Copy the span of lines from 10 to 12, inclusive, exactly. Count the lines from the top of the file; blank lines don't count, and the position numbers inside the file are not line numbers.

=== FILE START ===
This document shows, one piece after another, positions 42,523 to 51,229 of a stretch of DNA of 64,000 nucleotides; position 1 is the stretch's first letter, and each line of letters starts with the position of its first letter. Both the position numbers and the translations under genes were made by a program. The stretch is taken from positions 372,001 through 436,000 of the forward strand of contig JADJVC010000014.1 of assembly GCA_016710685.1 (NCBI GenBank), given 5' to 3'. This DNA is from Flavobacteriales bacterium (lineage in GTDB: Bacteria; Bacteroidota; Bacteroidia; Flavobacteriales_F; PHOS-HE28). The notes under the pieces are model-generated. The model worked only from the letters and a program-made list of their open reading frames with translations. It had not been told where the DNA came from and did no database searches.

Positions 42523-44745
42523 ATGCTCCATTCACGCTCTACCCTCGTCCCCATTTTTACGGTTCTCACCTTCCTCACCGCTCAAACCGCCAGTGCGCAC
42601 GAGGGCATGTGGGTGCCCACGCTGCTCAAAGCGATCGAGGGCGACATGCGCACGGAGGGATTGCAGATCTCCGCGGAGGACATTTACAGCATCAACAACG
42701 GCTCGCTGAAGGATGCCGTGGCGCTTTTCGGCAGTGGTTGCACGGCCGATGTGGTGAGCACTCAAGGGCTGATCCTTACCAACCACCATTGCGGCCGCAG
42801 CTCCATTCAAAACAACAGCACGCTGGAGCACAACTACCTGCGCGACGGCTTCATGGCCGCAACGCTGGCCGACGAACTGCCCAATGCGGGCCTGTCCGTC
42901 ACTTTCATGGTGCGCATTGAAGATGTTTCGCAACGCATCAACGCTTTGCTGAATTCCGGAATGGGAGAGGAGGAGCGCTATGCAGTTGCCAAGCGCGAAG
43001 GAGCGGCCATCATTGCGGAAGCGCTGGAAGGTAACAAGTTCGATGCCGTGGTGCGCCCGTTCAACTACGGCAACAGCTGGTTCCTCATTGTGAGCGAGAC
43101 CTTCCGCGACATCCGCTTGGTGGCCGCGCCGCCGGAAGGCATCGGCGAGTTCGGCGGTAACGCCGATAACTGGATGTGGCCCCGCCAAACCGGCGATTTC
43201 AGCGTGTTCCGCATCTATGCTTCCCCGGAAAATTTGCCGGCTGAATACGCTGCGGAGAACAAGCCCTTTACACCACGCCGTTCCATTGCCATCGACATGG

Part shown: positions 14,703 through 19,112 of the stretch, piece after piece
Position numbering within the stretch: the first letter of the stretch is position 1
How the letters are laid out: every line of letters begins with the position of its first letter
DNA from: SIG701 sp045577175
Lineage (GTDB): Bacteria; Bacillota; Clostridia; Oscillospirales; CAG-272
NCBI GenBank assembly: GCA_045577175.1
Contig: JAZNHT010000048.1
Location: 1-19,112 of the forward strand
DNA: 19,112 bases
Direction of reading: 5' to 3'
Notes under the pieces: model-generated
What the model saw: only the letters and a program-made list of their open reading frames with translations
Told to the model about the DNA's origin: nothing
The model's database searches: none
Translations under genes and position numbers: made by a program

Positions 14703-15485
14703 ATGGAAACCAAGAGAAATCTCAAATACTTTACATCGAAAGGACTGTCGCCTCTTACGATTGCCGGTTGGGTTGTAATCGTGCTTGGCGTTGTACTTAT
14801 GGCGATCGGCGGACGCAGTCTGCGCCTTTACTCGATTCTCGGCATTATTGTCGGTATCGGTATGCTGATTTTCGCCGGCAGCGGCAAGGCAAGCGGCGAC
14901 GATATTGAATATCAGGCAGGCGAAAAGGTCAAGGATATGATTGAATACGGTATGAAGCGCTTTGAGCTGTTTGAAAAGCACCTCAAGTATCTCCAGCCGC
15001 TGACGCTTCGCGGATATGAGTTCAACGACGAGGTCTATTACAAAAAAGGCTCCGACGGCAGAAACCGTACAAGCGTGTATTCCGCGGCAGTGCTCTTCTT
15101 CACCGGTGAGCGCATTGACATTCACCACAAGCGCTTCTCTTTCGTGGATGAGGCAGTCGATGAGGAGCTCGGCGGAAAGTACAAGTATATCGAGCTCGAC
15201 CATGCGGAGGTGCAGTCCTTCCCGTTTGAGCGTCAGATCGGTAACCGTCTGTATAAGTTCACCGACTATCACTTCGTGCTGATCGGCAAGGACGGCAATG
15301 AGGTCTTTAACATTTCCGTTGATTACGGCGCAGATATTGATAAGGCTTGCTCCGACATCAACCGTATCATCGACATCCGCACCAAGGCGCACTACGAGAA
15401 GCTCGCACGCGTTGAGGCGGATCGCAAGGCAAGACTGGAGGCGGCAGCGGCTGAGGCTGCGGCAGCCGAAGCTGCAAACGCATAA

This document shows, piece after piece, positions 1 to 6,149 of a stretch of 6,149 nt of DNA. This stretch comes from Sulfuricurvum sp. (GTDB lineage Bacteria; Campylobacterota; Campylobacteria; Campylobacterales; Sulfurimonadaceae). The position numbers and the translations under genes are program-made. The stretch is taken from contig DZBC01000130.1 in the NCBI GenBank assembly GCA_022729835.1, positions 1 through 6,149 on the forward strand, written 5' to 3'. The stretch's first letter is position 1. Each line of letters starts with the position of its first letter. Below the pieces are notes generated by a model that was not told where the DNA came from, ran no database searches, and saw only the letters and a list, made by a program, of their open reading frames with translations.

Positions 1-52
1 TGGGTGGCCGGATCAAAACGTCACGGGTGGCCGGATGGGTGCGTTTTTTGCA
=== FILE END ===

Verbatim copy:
43201 AGCGTGTTCCGCATCTATGCTTCCCCGGAAAATTTGCCGGCTGAATACGCTGCGGAGAACAAGCCCTTTACACCACGCCGTTCCATTGCCATCGACATGG

Part shown: positions 14,703 through 19,112 of the stretch, piece after piece
Position numbering within the stretch: the first letter of the stretch is position 1